Image: Fig. 1a and Fig. 1b depict the guided signals in the intact and fractured long bones, respectively. These images shows an (a) intact and (b) 1-mm width 100% depth fracture (Photo courtesy of Science China Press).
Research has revealed that mode conversion of ultrasonic-guided waves can quantitatively indicate the fracture degree of long cortical bone, which may provide a new way of evaluating long bone fracture and monitor healing.
This study was published July 24, 2014, in the journal SCIENCE CHINA Physica, Mechanica & Astronomica
. Prof. T.A. De-an, from School of Information Science and Technology at Fudan University (Shanghai, China) led the study, which quantitatively analyzed the impact of fracture width and depth on the amplitude of guided waves.
Bone fracture is a medical disorder in which bone discontinuity is created by stresses higher than the bone can bear. Statistical studies show that 5%–10% of the fractured patients are suffering healing complications. Fracture healing is a proliferative process, and full recovery can take up to three to five years. The pathology in the healing process is easily overlooked, leading to severe bone loss and secondary damage, impacting the physical condition of the patients. Therefore, early diagnosis of the healing problem is key to ensure the healing process. The accurate diagnosis and dynamic monitoring are essential for prompt treatment.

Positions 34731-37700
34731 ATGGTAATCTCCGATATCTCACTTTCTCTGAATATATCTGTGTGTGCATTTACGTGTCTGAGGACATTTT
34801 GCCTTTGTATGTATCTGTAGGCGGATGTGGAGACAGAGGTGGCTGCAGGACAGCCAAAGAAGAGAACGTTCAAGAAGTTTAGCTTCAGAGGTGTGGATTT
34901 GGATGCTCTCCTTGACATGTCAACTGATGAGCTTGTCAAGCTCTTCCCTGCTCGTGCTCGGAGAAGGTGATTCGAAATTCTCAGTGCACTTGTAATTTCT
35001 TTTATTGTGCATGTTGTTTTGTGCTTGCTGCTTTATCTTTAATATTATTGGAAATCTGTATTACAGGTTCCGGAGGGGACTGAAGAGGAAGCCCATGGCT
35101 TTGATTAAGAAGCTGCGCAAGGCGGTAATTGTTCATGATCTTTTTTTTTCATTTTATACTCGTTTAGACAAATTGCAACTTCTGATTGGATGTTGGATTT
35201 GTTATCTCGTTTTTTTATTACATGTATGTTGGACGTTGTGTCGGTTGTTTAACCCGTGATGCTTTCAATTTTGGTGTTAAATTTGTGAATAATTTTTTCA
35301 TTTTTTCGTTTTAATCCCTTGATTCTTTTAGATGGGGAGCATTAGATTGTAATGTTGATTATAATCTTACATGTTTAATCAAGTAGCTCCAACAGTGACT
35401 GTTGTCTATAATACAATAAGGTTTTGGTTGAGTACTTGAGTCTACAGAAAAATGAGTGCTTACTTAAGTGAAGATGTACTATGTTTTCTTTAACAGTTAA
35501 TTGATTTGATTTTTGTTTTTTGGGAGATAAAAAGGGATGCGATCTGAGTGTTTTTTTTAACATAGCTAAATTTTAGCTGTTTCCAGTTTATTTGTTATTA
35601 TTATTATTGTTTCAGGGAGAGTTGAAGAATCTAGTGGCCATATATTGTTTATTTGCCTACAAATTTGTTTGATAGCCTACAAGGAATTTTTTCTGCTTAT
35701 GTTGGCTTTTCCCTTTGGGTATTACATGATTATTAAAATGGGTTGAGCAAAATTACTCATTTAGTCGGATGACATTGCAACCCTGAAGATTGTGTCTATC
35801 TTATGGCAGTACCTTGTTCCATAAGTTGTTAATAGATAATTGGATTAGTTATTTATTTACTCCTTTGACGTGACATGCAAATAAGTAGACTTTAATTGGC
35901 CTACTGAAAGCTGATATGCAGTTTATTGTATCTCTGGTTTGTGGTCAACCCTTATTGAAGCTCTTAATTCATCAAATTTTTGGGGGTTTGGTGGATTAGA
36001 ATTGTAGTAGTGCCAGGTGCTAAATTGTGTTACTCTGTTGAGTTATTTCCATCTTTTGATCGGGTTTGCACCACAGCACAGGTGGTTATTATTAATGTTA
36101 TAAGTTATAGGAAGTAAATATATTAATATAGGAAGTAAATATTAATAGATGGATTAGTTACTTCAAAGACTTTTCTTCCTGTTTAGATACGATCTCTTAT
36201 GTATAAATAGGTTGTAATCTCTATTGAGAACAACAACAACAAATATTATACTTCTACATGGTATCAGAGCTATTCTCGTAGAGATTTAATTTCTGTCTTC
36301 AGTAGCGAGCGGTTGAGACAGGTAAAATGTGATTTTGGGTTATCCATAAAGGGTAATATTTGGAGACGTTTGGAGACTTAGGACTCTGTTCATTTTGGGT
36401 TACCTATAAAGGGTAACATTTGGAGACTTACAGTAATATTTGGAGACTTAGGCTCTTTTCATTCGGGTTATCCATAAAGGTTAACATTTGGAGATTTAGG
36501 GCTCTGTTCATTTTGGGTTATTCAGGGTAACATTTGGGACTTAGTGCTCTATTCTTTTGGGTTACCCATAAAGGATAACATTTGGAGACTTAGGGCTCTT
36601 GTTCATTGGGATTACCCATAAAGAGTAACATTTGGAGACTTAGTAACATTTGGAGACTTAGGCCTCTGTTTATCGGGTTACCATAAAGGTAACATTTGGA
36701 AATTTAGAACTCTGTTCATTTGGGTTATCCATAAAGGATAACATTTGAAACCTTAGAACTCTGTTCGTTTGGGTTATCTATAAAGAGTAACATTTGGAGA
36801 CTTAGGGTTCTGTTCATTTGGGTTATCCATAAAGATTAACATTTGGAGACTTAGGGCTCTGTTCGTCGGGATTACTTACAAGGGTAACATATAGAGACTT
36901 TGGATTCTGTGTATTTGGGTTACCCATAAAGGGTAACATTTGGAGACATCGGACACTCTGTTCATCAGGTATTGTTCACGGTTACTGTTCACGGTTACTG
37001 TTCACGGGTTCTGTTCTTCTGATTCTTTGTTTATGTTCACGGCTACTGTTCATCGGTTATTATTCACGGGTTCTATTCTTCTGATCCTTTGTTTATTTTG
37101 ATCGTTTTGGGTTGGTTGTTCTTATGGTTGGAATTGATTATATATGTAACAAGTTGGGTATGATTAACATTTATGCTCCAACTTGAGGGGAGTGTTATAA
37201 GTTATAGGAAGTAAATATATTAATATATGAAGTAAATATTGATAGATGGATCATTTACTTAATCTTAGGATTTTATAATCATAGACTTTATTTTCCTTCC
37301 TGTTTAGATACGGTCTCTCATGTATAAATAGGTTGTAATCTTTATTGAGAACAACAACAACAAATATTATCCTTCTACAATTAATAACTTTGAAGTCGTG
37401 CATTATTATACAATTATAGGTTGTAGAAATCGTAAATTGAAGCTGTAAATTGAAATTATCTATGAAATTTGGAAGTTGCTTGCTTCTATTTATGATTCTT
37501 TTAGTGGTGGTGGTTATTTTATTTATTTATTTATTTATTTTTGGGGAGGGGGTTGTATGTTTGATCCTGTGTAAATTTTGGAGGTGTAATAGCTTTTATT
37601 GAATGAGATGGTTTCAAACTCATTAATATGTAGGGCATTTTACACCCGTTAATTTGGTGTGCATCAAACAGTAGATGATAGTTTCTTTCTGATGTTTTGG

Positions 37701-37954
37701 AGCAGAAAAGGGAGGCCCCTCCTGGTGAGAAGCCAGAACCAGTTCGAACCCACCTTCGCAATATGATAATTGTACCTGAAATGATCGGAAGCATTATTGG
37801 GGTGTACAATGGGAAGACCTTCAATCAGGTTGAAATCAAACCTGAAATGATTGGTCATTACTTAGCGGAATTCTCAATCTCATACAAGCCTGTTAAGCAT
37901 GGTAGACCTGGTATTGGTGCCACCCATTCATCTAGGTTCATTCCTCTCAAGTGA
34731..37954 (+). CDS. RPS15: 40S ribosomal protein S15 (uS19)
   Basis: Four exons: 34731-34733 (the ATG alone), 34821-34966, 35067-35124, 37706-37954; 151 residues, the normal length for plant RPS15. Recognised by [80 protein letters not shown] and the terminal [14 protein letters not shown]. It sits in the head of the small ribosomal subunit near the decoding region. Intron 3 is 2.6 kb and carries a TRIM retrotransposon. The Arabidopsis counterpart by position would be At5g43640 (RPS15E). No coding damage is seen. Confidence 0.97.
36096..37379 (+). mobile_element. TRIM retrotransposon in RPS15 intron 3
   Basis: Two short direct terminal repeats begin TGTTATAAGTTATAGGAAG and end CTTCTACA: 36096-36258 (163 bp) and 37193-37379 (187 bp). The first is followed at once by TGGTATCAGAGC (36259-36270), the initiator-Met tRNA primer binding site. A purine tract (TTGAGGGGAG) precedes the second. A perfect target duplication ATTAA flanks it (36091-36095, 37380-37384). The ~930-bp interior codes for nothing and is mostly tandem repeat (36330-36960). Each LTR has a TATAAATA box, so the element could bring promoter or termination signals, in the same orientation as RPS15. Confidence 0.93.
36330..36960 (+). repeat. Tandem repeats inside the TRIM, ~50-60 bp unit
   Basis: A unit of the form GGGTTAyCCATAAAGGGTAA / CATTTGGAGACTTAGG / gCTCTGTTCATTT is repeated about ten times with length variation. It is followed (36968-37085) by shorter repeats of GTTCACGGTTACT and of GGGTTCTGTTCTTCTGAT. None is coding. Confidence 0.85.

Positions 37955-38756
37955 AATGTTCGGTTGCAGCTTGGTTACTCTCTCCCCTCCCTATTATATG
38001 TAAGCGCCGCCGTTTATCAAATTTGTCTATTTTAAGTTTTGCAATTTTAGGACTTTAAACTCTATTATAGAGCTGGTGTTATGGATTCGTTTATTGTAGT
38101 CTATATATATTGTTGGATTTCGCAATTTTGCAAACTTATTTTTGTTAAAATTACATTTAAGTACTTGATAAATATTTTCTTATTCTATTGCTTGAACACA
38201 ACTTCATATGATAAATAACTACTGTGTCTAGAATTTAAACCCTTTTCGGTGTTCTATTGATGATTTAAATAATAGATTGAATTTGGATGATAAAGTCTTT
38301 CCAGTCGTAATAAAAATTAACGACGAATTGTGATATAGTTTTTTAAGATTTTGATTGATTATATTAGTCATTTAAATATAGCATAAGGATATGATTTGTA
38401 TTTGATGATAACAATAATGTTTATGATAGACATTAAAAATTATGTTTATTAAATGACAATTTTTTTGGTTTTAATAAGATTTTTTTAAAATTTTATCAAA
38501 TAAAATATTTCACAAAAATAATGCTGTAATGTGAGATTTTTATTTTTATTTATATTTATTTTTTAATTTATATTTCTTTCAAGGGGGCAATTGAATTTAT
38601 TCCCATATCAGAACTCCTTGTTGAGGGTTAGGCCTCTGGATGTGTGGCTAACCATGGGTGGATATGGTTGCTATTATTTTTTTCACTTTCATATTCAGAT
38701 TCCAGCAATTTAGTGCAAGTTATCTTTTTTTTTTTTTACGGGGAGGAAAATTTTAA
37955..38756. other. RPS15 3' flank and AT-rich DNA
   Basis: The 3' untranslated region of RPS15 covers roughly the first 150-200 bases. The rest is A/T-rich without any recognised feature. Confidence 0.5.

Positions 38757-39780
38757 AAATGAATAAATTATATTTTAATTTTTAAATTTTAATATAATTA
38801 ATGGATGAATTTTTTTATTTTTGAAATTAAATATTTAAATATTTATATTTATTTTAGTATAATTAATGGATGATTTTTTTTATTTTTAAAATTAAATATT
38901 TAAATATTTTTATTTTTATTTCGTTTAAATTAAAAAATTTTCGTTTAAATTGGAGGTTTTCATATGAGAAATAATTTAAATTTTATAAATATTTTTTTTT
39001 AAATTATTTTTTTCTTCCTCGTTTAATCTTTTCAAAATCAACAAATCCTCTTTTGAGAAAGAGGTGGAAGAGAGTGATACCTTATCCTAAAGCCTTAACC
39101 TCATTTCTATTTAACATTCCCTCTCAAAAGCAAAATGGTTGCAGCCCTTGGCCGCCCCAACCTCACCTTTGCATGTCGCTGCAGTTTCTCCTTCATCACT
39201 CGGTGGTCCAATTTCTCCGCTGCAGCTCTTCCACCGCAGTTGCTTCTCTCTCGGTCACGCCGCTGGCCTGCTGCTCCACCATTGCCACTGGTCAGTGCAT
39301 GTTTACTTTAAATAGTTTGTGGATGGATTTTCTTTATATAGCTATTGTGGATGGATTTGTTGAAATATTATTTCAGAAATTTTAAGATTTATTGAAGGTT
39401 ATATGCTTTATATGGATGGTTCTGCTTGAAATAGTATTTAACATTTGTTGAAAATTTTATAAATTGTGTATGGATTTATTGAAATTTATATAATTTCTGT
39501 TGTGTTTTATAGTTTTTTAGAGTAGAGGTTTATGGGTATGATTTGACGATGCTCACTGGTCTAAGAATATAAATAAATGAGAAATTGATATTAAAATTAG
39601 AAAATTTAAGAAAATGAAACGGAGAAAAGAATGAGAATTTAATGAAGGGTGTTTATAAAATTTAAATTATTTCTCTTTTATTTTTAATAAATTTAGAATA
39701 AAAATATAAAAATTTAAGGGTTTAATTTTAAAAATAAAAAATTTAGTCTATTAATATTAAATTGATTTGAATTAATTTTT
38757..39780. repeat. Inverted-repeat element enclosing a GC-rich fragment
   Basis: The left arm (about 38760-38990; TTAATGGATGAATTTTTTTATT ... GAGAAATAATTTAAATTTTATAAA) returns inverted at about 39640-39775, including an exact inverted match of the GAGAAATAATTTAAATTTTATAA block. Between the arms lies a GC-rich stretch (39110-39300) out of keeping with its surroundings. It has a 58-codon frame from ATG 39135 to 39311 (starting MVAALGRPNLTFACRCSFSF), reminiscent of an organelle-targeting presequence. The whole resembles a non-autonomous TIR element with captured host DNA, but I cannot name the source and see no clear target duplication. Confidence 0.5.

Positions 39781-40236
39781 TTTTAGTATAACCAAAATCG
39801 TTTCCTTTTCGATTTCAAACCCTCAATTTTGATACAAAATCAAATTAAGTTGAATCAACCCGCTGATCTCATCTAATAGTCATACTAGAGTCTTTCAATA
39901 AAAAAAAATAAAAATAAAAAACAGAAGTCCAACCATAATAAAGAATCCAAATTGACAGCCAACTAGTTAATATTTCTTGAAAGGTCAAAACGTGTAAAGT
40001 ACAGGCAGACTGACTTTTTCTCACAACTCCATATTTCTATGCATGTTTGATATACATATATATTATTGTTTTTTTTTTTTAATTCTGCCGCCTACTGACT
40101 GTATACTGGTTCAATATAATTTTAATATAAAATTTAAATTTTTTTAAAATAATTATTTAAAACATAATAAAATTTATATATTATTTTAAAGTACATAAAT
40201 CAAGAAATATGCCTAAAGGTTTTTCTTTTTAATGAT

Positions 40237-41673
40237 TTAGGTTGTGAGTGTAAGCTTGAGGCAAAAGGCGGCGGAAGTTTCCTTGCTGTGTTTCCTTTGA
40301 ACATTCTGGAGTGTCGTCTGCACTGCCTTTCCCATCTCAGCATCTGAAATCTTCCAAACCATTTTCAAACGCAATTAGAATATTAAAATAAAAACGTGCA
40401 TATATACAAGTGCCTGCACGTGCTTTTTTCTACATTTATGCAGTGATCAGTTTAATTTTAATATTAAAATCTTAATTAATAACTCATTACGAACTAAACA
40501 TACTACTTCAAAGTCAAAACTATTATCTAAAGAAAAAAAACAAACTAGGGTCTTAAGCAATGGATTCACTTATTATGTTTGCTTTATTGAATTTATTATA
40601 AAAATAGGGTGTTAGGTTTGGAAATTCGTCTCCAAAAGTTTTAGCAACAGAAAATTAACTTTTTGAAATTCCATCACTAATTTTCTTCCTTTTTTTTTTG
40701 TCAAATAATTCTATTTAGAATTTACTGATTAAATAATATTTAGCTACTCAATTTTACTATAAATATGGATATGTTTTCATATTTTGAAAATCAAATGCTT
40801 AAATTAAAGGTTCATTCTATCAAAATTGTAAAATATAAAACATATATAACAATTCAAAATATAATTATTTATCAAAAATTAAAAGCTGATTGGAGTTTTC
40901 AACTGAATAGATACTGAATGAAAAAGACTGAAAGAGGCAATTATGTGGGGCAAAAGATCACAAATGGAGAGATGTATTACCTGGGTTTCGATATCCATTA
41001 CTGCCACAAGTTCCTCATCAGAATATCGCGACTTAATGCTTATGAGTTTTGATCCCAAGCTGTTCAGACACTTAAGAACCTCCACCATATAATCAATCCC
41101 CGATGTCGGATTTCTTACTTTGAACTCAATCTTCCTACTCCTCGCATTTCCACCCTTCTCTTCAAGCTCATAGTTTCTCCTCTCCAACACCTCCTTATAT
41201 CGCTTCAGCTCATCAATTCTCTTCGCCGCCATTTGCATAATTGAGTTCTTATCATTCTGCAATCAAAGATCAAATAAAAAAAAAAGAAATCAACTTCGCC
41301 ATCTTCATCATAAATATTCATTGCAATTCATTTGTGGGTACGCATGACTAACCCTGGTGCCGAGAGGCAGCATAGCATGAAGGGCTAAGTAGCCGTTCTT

With the advantages of quantitative ultrasound (QUS), such as portability, inexpensive, and nonionizing radiation, ultrasonic guided waves can also detect the geometry of long cortical bone, (e.g., profile, thickness, and section) and measure the material parameters (e.g., BMD, porosity and Young’s modulus), which has attracted increasing attention. However, due to the little understood nature of ultrasound propagation in long cortical bones, ultrasonic-guided wave technology has not been widely applied to the clinical practice of the long bone fracture evaluation.
Numeric simulations are performed to analyze the guided waves propagation in the fractured long bone. The novelty of this study is the use of narrowband low-frequency ultrasound to avoid the multimode overlap. Only two fundamental guided modes, symmetric S0 and asymmetric A0, are excited, which simplifies the mode separation and quantitative determination. The impact of fracture width and depth on the amplitudes of each guided modes were quantitatively discussed in the article. The amplitude of the A0 mode is very sensitive to the width and depth variation. The ratio between the amplitudes of S0 and A0 is further proposed to be used in the evaluation of the fracture degree.
The mode conversion of the ultrasonic-guided waves can, therefore, characterize the changes in the fracture depth and fracture width and provide quantitative parameters fracture evaluation. The study may also be helpful to the ultrasound monitoring of long bone healing, according to the researchers.